It is not as clear what will happen with the Census Bureau’s official poverty measure, which does not capture taxes and in-kind transfers. Job growth was strong in 2022 as businesses recovered from the pandemic. However, across the nation, people also grappled with record-high inflation, which disproportionately affected seniors, immigrants, Black and Hispanic households, and families with low or fixed incomes. We will be looking closely at the poverty numbers when they are released to see how these groups were affected.
3. Continuation of Low Uninsurance Rates
From March 18, 2020, until March 31, 2023, people enrolled in Medicaid had uninterrupted coverage, thanks to the continuous coverage provision that was part of the federal COVID-19 response. An increase in tax subsidies also made purchasing insurance on the Affordable Care Act marketplace more affordable for people. Consequently, uninsurance rates hit historic lows. Enrollment in Medicaid drove down the uninsurance rate, particularly in states that have not expanded Medicaid. Because the continuous coverage requirement was still in place through 2022, we expect that the Census data will show record low rates of uninsurance, consistent with other data sources.
However, the 2022 data likely represents a high-water mark. That’s because, starting on April 1, 2023, some states resumed disenrolling Medicaid recipients, leaving millions without coverage. Data from 33 states and the District of Columbia indicate that at least 5,934,000 Medicaid enrollees have been disenrolled since April 1. Three-quarters were procedural disenrollments. Recipients were terminated because they didn’t file the necessary paperwork. Projections suggested that up to 15 million people may lose coverage during the unwinding process.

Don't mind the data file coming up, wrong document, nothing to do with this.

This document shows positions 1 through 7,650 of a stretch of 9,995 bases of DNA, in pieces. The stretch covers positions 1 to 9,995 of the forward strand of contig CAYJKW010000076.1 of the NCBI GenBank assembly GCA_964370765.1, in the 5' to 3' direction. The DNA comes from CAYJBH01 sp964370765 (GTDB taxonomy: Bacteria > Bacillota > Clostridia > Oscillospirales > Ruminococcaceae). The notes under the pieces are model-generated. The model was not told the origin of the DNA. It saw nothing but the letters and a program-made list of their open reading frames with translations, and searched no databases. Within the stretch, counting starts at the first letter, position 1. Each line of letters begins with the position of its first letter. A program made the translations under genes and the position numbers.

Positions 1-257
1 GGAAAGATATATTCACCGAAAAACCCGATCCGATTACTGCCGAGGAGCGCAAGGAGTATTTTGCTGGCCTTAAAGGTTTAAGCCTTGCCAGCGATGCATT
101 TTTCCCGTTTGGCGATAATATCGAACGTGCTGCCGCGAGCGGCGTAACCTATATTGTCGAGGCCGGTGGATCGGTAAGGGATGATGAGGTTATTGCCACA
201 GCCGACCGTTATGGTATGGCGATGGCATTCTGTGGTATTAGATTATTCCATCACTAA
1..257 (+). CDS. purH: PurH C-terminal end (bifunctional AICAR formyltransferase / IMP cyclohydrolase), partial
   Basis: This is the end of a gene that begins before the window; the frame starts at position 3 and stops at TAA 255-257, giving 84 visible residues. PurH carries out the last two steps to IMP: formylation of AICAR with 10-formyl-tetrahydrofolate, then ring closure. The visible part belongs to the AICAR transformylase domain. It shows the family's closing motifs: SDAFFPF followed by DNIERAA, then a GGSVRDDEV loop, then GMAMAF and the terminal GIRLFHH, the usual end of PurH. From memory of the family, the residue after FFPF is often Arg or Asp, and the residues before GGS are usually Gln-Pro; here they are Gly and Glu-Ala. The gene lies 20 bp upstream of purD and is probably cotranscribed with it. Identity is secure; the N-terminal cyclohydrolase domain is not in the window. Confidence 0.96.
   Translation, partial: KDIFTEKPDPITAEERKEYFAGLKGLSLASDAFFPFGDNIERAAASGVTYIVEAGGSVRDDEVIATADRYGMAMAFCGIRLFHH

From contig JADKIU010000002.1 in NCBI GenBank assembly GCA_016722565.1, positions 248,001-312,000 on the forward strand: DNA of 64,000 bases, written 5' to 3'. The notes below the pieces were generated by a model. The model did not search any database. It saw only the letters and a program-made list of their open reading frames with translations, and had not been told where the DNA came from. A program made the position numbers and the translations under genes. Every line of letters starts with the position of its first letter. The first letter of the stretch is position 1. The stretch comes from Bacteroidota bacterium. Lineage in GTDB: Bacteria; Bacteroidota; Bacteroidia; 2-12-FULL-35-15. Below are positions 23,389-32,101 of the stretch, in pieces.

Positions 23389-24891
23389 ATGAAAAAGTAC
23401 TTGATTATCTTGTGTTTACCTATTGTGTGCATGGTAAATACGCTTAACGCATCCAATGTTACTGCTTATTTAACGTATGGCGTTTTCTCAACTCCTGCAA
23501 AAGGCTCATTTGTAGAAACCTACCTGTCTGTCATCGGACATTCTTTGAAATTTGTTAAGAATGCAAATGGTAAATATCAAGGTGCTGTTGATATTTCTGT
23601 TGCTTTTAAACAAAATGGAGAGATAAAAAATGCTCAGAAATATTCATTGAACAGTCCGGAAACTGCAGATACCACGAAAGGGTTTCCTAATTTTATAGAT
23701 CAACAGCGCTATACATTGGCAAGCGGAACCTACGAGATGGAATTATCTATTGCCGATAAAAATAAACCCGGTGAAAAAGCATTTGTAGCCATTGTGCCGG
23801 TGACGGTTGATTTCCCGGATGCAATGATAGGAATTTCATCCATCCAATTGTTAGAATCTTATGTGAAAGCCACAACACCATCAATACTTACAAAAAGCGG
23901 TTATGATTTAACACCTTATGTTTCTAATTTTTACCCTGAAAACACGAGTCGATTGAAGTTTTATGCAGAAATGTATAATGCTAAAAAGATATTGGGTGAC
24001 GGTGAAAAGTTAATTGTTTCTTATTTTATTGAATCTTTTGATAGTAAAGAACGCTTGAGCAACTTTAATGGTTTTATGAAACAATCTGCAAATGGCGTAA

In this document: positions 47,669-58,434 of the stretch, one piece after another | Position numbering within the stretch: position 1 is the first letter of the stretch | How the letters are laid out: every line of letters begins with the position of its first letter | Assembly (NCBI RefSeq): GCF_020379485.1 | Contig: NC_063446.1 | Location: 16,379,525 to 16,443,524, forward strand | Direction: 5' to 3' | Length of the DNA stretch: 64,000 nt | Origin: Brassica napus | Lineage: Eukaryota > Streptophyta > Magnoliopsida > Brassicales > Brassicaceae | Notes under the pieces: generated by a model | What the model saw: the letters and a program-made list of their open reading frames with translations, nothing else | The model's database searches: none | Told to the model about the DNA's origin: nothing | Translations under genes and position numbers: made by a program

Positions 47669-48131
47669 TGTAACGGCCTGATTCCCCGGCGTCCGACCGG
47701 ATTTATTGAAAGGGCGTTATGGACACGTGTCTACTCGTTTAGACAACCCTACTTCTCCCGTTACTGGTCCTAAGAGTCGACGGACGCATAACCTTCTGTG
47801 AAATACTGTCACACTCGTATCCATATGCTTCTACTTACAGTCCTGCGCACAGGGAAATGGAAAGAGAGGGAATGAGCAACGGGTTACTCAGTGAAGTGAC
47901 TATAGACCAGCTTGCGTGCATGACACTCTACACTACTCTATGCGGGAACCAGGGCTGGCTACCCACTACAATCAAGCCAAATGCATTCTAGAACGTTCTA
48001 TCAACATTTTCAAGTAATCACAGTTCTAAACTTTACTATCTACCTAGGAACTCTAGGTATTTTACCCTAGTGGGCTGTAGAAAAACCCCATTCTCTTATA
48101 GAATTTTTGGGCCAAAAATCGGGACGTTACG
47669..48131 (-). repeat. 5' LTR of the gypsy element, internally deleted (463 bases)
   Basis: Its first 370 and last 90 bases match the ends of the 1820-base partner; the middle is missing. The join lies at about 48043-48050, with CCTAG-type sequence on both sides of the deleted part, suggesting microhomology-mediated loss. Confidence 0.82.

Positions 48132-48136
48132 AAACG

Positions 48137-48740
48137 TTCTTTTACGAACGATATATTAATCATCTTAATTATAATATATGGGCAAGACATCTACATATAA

Unfortunately, the data does not provide a breakdown by race, ethnicity, eligibility category, or age, as not all states are required to submit this information to the Centers for Medicare & Medicaid Services. Nonetheless, it is known that administrative hurdles in the renewal process can exacerbate inequities. The Department of Health and Human Services has projected more people are likely to be disenrolled during the unwinding process, despite their eligibility. Additionally, immigrants, people with limited English proficiency, people with disabilities, and older adults face barriers to Medicaid renewal and are at increased risk of losing Medicaid coverage. Children are also disproportionately affected, with over 5 million potentially losing coverage. Analyses suggest that Latino/Hispanic children may face greater barriers to Medicaid renewal. A recent study showed that immigrant families do not enroll in safety net programs, including Medicaid, due to fears about potential immigration consequences, evidence of a continued chilling effect from proposed Trump-era public charge rules.
The government’s response to the pandemic made significant strides in lifting people out of poverty and stabilizing households, positioning the nation on the path to economic recovery. Moving forward, it is imperative to bolster existing programs and expand public investments to address unmet needs and reach all disadvantaged populations, promoting economic security and fortifying the overall economy. The pandemic response and its resulting benefits proved that poverty in the United States is not an inevitability—it is a policy choice. While poverty impacts families and communities across all racial backgrounds, it is rooted in deeply entrenched, racially biased systems that have perpetuated the socioeconomic disparities experienced by generations, particularly people of color.